Months after this kind of internal processing, I decided I wanted a divorce; not from my husband, but from my home. I wanted to divorce the enmeshment of my entire culture assuming I was responsible for everything that running a home entails. I wanted a divorce from President Hinckley’s words “women who make a house a home make a far greater contribution to society than those who command large armies or impressive corporations.” I wanted a divorce from being lead point on anything to do with children, relationships or nurturing. But how? How does one divorce home? I couldn’t divorce the human need to eat, bathe, and sleep. I could leave my family and live in the woods to forage for berries or I could go back to work and have my paycheck pay for the outsourcing of the daily grind. That last option was tempting and more socially acceptable but it felt like the wrong direction. Culturally, we’ve had several decades of conversations about women and the workforce and only recently started conversations about men and the home, but I was less interested in comparing and contrasting the workload of designated physical tasks and more interested in changing how the mental and emotional energy of our home flowed. Home is supposed to be a place of safety and intimate connecting, not a battle between leader and laborer.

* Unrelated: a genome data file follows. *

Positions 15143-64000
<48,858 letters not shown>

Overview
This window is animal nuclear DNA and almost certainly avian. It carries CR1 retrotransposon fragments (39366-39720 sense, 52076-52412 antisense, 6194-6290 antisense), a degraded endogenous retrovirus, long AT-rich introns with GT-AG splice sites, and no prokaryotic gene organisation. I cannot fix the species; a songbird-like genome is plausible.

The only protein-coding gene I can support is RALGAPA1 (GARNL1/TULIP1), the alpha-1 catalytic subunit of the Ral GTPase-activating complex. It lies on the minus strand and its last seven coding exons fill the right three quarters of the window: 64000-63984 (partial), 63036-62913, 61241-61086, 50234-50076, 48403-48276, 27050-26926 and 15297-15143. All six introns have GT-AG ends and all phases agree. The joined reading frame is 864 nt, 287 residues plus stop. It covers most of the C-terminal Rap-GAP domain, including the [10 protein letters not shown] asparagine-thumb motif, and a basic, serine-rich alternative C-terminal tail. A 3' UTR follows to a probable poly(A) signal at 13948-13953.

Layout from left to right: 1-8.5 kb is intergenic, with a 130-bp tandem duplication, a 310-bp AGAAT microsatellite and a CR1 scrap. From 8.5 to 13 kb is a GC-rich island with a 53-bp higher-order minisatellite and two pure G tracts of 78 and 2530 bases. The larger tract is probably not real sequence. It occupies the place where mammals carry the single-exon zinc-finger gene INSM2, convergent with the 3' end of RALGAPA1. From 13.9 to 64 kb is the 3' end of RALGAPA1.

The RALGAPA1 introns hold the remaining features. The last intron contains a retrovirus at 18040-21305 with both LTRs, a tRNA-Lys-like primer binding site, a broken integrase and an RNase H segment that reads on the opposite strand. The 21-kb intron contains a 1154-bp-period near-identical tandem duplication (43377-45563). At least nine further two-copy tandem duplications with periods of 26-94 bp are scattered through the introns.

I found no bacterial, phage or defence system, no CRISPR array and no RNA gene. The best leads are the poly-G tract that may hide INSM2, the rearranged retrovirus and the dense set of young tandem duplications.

From nowhere the answer was staring me in the face. The house is its own entity, not an extension of my life force. Instantly the word “house” changed from a vampiric collection of bricks that stole my every waking moment to a living, vibrating womb that wanted to protect and nourish us but we had inherited the wrong user’s manual. I felt this unholy and perverted attachment between me and the house dissolve and shapeshift. We untangled ourselves from each other and were set free to redefine ourselves.